THE US decision to formally recognise the brutalities inflicted on the Burmese Rohingya as genocide is a small but welcome step towards getting justice for what has been described by the UN as the most persecuted minority in the world. The brutalisation of this community has been a tragedy of unimaginable proportions. Survivors have recounted that, amidst the worst of it, they were pulled from their homes, mutilated, raped and forced to witness children thrown into fires — the inhuman violence begotten by hateful propaganda painting the Rohingya as sub-human ‘intruders’ from Bangladesh. The violence was then normalised through victim-blaming commentary shared widely by bigots on social media, especially Facebook, which did little to stem its spread. Yet, both the Myanmar military and the government denied the atrocities committed against a largely defenceless people and refused accountability. Nobel laureate Aung San Suu Kyi, then the leader of Myanmar, even travelled to The Hague to rebut charges of genocide brought against her country in a case still ongoing at the UN’s top court.
So insatiable was the fire of hate unleashed in 2017 that it eventually burnt even those who had refused to condemn it. When the Myanmar military toppled Aung San Suu Kyi’s government in 2021 through a coup d’état, it took a leaf from its Rohingya playbook to violently subjugate critics and dissidents engaged in peaceful protests. The junta has since killed more than 1,500 citizens for civil disobedience. This worrying state of affairs is mentioned in the US statement on Myanmar’s 2017 genocide, which warns that the Myanmar military may continue deploying the same tactics against anyone it sees as undermining its rule. It is time now for the global community to act. While the UN’s highest court hears a case pertaining to the genocide, the world must hold Myanmar authorities accountable for their crimes against humanity. Myanmar’s elite must be sanctioned in the strongest possible ways to warn imitators that severe brutalities will be met with severe penalties.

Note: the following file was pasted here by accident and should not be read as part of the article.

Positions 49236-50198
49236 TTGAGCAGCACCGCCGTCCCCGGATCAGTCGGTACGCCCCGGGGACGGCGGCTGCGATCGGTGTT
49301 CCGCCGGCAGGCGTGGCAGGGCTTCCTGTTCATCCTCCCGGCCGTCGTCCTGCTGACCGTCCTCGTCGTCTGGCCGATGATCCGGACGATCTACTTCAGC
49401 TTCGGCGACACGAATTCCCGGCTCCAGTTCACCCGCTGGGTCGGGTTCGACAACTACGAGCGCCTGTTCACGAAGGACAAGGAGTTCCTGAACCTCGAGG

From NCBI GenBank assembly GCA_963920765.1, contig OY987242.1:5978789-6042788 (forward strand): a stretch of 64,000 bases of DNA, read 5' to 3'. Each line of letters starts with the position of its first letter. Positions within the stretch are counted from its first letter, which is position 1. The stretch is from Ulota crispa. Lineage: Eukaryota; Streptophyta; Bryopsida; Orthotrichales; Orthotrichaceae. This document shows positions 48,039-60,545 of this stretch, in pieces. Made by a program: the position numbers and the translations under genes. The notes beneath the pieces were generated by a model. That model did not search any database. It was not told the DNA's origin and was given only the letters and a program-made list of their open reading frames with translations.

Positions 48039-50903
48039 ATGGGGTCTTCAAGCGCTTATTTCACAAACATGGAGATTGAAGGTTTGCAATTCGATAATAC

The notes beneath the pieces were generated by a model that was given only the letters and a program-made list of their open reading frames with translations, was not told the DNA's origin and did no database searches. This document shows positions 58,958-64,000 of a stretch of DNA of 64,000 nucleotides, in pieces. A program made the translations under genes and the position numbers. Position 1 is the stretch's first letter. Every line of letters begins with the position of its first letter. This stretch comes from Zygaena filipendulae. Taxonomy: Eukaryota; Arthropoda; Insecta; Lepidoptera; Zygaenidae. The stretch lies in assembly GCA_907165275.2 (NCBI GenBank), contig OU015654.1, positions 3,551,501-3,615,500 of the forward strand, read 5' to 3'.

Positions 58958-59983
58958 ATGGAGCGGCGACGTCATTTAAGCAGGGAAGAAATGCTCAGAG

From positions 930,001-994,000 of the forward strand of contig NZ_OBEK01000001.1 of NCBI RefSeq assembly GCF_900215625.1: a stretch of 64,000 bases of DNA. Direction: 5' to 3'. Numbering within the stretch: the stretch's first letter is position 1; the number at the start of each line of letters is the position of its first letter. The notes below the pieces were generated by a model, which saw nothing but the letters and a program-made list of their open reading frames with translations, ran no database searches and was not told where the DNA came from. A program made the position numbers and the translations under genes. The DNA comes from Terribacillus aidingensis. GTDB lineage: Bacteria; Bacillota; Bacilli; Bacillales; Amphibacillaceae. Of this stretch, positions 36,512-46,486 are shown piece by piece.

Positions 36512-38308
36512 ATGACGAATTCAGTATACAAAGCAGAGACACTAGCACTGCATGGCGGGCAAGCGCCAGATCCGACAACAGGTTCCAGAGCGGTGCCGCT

Published in Dawn, March 28th, 2022